There are many possible themes to be read in the poem "Stopping by Woods on a Snowy Evening." One of the most common interpretations is Personal Responsibility; the narrator is enthralled by the snowy woods, and stops in his civilized pursuits to take in the beauty of a natural landscape, but he can't stay. This can be read in the final stanza, which contrasts the beauty of the woods with the narrator's obligations:
The woods are lovely, dark and deep,
But I have promises to keep,
And miles to go before I sleep,
And miles to go before I sleep.
(Frost, "Stopping by Woods on a Snowy Evening," eNotes eText)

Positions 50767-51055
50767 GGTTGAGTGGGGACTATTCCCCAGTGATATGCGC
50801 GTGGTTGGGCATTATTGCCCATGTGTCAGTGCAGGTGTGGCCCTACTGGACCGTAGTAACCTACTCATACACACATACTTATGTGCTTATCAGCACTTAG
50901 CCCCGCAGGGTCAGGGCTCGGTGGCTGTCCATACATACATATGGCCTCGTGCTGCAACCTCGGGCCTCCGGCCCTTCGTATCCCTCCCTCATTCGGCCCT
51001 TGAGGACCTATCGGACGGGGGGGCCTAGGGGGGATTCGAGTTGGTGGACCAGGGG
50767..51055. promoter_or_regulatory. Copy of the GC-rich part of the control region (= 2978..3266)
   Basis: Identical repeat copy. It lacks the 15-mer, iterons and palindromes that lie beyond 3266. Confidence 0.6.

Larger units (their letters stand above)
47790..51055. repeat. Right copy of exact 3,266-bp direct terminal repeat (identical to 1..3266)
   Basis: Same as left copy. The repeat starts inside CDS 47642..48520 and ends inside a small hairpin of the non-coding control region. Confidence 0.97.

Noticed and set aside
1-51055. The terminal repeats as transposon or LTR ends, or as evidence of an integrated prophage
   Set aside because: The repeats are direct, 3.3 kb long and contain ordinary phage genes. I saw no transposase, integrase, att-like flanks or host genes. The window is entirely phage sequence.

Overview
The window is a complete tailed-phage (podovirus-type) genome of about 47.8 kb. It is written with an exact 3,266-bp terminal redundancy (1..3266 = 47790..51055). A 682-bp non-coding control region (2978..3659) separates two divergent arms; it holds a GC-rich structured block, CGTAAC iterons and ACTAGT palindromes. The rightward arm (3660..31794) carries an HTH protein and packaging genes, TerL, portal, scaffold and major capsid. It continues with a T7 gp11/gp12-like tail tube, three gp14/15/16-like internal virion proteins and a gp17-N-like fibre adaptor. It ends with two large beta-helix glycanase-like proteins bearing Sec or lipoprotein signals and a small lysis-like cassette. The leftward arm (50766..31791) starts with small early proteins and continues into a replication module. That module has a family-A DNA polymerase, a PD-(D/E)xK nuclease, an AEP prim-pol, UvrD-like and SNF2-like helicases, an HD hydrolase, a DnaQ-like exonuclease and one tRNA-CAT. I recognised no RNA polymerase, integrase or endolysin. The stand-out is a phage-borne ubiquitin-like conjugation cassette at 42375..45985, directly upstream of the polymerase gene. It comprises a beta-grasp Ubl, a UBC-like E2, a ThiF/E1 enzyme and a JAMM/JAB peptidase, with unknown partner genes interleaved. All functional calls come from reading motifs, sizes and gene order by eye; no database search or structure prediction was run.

Although the narrator appreciates and loves the woods for their natural beauty, he needs to continue his journey, because he has "miles to go before [he] sleeps." He must continue working as a part of society because that is the role expected of him; his obligations leave him only moments to enjoy the simpler things in life. Perhaps in time, if he works hard within societal constraints, he will own a plot of land in the woods to sit in, enjoying nature for its innate perfection; for now, though, he must continue to travel to keep his promises.